Climate Change

Humidity May Prove Breaking Point for Some Areas as Temperatures Rise

Climate scientists say that killer heat waves will become increasingly prevalent in many regions as climate warms. However, most projections leave out a major factor that could worsen things: humidity, which can greatly magnify the effects of heat alone. Now, a new global study projects that in coming decades the effects of high humidity in

2018-01-01T06:35:59+00:00 Tags: |

Warmer, wetter climate could mean stronger, more intense storms

How would today’s weather patterns look in a warmer, wetter atmosphere – an expected shift portended by climate change? Colorado State University researcher Kristen Rasmussen offers new insight into this question – specifically, how thunderstorms would be different in a warmer world. The assistant professor of atmospheric science works at the interface of weather and

2017-12-21T11:21:07+00:00 Tags: |

North American storm clusters could produce 80 percent more rain

BOULDER, Colo. — Major clusters of summertime thunderstorms in North America will grow larger, more intense, and more frequent later this century in a changing climate, unleashing far more rain and posing a greater threat of flooding across wide areas, new research concludes. The study, by scientists at the National Center for Atmospheric Research (NCAR),

2017-11-24T15:15:18+00:00 Tags: |

Soil holds potential to slow global warming, Stanford researchers find

If you want to do something about global warming, look under your feet. Managed well, soil’s ability to trap carbon dioxide is potentially much greater than previously estimated, according to Stanford researchers who claim the resource could “significantly” offset increasing global emissions. They call for a reversal of federal cutbacks to related research programs to

2017-10-09T08:51:03+00:00 Tags: |

Extreme weather has limited effect on attitudes toward climate policies

BLOOMINGTON, Ind. -- People who recently experienced severe weather events such as floods, storms and drought are more likely to support policies to adapt to the effects of climate change, according to a new study co-authored by an Indiana University researcher. But the relationship between exposure to extreme weather and support for climate policies is

2017-09-13T07:52:06+00:00 Tags: |

What changes when you warm the Antarctic Ocean just 1 degree? Lots

After warming a natural seabed in the Antarctic Ocean by just 1° or 2° Celsius, researchers observed massive impacts on a marine assemblage, as growth rates nearly doubled. The findings of what the researchers call the "most realistic ocean warming experiment to date" reported in Current Biology on August 31 show that the effects of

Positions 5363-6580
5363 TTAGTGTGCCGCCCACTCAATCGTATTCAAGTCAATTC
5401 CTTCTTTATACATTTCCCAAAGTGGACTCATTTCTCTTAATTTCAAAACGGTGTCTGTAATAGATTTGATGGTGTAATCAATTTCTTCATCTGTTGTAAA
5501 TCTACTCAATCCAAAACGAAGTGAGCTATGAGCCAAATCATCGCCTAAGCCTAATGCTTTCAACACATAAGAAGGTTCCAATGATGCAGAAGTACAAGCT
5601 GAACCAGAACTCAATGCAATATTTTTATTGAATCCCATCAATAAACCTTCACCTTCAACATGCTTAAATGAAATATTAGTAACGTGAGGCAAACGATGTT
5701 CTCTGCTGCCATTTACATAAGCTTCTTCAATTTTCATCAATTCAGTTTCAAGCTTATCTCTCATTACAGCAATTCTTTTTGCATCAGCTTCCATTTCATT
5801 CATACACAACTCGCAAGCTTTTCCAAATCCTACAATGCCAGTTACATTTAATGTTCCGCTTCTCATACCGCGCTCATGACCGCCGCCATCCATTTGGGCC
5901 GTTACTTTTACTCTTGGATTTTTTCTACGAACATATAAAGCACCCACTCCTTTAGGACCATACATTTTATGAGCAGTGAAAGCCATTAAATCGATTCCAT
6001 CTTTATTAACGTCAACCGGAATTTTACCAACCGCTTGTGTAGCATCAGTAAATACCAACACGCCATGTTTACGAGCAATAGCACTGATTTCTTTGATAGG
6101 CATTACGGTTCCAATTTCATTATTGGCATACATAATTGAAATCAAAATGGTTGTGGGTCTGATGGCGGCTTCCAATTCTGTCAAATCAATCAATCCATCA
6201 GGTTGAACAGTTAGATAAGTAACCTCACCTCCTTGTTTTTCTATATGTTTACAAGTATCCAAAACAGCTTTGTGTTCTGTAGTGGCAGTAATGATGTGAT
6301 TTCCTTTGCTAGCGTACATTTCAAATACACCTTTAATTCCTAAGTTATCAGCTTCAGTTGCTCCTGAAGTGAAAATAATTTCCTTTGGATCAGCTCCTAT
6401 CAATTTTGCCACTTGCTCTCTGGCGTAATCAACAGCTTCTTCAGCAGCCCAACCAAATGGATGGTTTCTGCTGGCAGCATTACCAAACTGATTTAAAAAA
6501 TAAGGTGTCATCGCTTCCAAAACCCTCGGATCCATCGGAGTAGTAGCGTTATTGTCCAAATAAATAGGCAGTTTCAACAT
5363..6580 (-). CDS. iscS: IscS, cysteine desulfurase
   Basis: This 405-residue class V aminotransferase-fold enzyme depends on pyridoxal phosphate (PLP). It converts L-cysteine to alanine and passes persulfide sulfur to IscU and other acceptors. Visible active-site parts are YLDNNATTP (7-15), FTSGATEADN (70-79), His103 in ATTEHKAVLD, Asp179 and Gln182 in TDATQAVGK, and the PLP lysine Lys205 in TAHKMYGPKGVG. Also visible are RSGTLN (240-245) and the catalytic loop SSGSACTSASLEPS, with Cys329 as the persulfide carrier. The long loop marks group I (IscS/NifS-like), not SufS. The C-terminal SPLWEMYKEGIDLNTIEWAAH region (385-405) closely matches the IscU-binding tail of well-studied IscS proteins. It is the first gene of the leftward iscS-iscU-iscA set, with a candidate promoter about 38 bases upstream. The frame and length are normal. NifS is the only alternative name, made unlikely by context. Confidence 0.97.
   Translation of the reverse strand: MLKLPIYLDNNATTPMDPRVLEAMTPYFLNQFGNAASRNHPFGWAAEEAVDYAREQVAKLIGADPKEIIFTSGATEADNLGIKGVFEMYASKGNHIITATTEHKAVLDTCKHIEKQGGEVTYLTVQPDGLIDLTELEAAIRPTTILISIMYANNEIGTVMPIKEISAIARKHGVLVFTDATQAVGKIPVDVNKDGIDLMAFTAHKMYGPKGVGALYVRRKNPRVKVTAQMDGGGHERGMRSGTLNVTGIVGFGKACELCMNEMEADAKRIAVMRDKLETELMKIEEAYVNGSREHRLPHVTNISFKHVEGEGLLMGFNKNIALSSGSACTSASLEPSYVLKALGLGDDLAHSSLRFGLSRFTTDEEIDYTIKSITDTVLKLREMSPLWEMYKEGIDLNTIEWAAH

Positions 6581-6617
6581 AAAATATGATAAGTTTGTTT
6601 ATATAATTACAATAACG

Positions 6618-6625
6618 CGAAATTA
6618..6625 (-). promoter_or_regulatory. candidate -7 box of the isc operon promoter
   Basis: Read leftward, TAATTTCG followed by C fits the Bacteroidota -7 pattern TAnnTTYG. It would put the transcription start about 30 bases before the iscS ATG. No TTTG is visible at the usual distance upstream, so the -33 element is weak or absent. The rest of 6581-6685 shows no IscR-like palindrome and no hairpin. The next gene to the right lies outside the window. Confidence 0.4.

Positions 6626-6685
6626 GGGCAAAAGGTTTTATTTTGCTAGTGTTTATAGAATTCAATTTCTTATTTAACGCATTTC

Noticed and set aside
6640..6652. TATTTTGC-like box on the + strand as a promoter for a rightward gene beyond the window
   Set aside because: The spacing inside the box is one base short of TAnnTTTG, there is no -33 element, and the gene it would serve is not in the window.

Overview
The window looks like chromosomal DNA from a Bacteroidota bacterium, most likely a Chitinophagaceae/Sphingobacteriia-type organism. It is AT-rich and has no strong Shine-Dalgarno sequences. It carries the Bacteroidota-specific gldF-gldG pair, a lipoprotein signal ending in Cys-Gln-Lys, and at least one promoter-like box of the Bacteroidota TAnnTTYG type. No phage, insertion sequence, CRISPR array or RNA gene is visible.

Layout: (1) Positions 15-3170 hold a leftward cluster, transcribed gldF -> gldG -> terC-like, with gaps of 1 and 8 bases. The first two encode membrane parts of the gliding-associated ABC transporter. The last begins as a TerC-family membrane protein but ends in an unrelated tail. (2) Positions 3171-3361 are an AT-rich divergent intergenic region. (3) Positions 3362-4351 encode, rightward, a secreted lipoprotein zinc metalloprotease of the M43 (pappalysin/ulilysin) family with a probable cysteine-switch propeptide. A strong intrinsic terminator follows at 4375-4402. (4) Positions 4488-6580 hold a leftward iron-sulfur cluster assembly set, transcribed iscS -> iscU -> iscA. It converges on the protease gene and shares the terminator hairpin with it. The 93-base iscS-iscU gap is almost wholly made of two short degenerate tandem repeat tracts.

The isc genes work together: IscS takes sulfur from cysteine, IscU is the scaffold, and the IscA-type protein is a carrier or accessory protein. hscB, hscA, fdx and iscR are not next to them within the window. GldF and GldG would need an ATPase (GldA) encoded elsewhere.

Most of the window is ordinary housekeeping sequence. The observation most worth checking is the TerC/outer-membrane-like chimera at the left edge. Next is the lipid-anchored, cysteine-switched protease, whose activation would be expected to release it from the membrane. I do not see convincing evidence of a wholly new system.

2017-09-03T20:13:08+00:00 Tags: |

Dramatic changes needed in farming practices to keep pace with climate change

Major changes in agricultural practices will be required to offset increases in nutrient losses due to climate change, according to research published by a Lancaster University-led team. To combat repeated, damaging storm events, which strip agricultural land of soil and nutrients, farmers are already adopting measures to conserve these assets where they are needed. But

2017-08-05T18:41:47+00:00 Tags: |

Climate change to deplete some US water basins used for irrigation

A new study by MIT climate scientists, economists, and agriculture experts finds that certain hotspots in the country will experience severe reductions in crop yields by 2050, due to climate change’s impact on irrigation. The most adversely affected region, according to the researchers, will be the Southwest. Already a water-stressed part of the country, this

2017-07-13T10:12:15+00:00 Tags: , |

Climate inequalities are moving from North-South to urban-rural

Cities have been recognized as key drivers toward the successful governance of resources and as the front line in combating climate change. But the economic divide between the Global North and South that historically has shaped debates on urbanization and climate change could soon be overshadowed by inequalities related to a potentially stronger disparity between

2017-07-11T07:32:34+00:00 Tags: |

Climate change could exacerbate economic inequalities in the U.S.